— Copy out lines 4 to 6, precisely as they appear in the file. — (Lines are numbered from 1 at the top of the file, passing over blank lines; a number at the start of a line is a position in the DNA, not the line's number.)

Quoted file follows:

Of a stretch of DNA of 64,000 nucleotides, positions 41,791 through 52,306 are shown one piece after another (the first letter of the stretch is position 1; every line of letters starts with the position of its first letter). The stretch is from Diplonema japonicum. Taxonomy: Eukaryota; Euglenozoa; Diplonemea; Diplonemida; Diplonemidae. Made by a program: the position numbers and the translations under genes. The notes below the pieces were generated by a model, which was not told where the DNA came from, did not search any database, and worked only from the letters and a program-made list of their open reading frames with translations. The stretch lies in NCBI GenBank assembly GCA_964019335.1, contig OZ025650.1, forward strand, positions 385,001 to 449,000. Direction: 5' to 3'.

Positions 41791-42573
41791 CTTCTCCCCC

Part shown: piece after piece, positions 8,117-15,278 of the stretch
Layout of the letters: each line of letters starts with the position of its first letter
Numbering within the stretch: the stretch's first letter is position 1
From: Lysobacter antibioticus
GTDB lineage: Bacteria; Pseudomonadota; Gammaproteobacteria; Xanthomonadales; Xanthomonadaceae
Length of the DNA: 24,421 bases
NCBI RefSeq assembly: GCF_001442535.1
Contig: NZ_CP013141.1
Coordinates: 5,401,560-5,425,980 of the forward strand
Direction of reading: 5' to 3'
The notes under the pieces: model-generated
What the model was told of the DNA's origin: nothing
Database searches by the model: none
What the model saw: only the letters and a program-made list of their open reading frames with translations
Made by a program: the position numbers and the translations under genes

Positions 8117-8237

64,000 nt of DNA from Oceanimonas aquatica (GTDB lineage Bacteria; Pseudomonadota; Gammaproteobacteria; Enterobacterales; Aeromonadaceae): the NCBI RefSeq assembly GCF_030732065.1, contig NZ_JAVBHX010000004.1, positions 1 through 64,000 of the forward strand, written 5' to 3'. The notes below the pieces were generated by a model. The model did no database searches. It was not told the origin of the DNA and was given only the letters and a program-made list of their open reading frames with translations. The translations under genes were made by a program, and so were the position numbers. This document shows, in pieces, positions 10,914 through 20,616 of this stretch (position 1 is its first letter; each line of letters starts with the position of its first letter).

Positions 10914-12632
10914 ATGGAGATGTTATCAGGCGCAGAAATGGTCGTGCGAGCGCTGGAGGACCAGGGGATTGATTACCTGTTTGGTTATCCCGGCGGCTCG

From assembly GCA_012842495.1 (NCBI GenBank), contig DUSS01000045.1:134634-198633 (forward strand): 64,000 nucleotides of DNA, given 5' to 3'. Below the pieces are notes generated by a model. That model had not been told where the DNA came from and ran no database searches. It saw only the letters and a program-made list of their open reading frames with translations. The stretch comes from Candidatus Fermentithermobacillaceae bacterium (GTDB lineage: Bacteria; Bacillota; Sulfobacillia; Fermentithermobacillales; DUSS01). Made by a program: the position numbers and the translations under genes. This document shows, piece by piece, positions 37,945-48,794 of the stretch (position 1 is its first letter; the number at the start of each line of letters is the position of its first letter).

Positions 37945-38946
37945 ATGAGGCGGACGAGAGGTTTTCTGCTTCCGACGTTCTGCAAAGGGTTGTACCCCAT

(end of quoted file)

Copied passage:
Part shown: piece after piece, positions 8,117-15,278 of the stretch
Layout of the letters: each line of letters starts with the position of its first letter
Numbering within the stretch: the stretch's first letter is position 1